In the early stages of the pandemic, I shared a four-stage model that predicted the phases this crisis would take us through as the year went on: shock adjustment, temporary “normal”, reboot, and the new “normal”. Unfortunately, we have found ourselves stuck somewhere between stages two and three of that model – operating under a lockdown scenario, desperately hoping to transition (again) to a period where the sector can trade in a sustainable way, with any kind of normality still far off.

As Mike Tyson once said: “Everyone has a plan until they get punched in the mouth” and 2020 has certainly swung us all a few. For some, covid-19 has delivered a knockout blow, while many are still reeling on the ropes. Has any good come out of this year so far? It might be hard to answer “yes”, but the reality is that even before covid-19, the sector was not in a great place. Bloated with same-same businesses that were inefficiently managed, poorly differentiated, and too stuck in the day-to-day to make meaningful change. In fact, it’s been the bizarre and painful circumstances of the pandemic that have given many brands the capacity and impetus to really address these issues. For many, this has meant rethinking the fundamentals of their business and embracing digital transformation for the first time.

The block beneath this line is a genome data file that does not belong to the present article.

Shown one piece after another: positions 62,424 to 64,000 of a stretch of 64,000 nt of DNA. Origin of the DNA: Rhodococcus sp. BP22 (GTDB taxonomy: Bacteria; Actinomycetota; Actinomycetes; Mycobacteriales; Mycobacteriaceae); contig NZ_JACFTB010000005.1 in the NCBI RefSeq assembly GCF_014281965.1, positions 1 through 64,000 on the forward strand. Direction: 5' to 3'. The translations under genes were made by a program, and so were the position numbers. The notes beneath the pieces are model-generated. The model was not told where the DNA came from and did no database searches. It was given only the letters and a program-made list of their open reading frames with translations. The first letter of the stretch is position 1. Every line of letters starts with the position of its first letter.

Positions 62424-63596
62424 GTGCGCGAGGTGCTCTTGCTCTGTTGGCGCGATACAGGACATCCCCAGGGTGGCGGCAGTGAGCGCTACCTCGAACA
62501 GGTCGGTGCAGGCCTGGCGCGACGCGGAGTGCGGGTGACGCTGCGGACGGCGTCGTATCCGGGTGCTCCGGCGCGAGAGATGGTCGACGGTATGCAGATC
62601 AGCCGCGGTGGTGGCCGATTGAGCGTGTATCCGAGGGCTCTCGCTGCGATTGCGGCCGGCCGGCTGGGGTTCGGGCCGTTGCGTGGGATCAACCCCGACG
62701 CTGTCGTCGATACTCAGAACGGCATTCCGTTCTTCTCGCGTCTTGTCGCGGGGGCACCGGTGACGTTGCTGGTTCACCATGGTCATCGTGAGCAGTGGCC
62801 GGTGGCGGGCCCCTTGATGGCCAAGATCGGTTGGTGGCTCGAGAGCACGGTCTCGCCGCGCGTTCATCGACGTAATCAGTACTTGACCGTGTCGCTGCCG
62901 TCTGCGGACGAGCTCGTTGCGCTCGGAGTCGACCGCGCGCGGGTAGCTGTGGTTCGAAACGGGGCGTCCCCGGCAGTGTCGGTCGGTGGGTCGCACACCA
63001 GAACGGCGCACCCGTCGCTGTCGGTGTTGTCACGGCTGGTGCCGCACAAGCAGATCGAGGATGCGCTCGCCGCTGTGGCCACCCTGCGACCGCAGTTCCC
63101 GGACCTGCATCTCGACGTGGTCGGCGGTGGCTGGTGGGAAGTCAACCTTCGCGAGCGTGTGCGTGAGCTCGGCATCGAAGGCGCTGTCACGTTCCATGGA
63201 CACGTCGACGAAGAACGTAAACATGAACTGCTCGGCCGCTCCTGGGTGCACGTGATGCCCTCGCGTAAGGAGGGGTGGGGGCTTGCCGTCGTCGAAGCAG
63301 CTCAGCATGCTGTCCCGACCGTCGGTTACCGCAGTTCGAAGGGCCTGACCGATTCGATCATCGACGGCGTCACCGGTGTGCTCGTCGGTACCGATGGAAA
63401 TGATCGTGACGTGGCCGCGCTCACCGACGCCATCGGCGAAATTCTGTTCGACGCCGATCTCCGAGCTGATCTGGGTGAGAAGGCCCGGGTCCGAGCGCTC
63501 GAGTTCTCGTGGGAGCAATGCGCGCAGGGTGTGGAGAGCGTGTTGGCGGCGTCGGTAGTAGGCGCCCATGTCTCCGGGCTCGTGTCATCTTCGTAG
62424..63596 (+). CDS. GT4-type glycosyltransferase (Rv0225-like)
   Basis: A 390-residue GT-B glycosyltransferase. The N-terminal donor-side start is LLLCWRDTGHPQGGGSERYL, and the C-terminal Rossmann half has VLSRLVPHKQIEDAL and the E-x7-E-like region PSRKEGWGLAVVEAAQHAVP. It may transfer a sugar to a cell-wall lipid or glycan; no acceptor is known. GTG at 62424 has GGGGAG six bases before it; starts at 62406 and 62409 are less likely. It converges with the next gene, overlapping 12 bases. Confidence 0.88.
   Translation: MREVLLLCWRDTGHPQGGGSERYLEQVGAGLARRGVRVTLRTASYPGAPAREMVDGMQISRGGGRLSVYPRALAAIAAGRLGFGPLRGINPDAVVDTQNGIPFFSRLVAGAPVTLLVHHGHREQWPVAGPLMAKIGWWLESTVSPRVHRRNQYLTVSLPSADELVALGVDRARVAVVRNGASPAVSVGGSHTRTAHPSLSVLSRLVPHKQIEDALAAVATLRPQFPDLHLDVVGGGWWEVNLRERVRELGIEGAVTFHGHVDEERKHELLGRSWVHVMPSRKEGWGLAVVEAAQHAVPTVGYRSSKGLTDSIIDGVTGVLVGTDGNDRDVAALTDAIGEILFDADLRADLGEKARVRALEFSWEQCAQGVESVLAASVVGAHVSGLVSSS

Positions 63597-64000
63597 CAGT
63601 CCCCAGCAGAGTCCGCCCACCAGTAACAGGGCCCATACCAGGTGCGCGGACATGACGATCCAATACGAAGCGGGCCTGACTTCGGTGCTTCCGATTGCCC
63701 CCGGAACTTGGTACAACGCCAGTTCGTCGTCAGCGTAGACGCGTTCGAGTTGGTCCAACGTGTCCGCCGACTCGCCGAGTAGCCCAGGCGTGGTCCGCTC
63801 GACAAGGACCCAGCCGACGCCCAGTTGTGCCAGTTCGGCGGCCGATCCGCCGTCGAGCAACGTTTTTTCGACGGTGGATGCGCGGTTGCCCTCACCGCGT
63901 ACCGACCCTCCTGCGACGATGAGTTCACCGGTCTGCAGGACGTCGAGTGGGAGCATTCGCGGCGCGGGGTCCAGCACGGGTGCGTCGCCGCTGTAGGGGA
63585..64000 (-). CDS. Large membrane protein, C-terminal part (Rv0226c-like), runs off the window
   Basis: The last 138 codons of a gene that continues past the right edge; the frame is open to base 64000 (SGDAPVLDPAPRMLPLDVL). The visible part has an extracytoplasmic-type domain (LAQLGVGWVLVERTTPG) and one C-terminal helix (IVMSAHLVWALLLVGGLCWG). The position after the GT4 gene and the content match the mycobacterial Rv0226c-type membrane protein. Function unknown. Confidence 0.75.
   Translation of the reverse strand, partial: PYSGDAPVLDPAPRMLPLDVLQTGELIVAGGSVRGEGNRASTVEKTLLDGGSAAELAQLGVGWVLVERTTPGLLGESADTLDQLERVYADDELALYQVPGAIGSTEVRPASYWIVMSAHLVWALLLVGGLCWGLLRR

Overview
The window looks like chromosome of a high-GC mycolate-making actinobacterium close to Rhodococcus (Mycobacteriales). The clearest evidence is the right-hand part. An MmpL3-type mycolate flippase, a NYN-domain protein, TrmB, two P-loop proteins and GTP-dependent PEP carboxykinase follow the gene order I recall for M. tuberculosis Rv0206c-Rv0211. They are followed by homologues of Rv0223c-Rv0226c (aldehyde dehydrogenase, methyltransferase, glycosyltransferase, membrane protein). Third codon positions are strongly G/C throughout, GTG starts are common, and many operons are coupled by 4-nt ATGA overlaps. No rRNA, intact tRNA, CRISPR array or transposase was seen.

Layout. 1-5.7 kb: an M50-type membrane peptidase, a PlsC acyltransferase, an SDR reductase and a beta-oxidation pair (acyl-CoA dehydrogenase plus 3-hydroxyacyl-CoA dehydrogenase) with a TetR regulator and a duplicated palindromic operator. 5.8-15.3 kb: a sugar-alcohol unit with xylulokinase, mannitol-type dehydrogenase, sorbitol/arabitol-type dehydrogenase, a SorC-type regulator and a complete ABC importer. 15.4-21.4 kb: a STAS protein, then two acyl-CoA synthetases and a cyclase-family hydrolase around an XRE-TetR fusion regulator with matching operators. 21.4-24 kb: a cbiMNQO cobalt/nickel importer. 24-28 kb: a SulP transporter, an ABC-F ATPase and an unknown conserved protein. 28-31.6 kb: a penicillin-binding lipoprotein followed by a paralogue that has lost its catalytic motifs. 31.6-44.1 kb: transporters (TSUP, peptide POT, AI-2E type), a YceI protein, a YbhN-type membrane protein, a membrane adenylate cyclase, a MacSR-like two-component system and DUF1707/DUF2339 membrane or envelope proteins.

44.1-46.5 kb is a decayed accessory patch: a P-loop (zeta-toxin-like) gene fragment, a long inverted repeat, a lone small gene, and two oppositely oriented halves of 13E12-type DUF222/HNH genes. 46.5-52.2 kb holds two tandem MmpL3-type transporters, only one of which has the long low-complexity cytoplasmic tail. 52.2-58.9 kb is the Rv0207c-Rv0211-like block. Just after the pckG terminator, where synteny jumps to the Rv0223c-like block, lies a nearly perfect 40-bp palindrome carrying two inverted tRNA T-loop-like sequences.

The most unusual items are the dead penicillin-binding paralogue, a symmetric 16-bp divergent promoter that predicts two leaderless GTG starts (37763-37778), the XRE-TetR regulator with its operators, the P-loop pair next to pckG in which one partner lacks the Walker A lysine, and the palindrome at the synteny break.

At Vita Mojo, we’ve been fortunate enough to partner with a host of innovative operators who have taken 2020 as an opportunity to adapt, change and come out the other side with a stronger, more resilient business model. Our role in these journeys has been more than just providing the technology. After five years operating our own fully digital restaurants, and enabling digital change for smaller brands, we were ideally positioned at the start of lockdown to support the likes of Nando’s, Leon and YO! Sushi in their digital transformation projects which had gone from “maybe in the next five years” to “definitely in the next five months” overnight. With intimate support from our product and customer success teams, these brands achieved drastic shifts in their operations and customer experience, often in a matter of weeks. Now, having successfully used the pandemic as a catalyst for those leaps forward, these same brands will find themselves with a whole new range of possibilities in 2021.

So, what can you take away from all this? Here are four key lessons learned from our work with Brewhouse & Kitchen, Leon, YO! Boston Tea Party and Nando’s over the past six months:

1. Customers spend more if you let them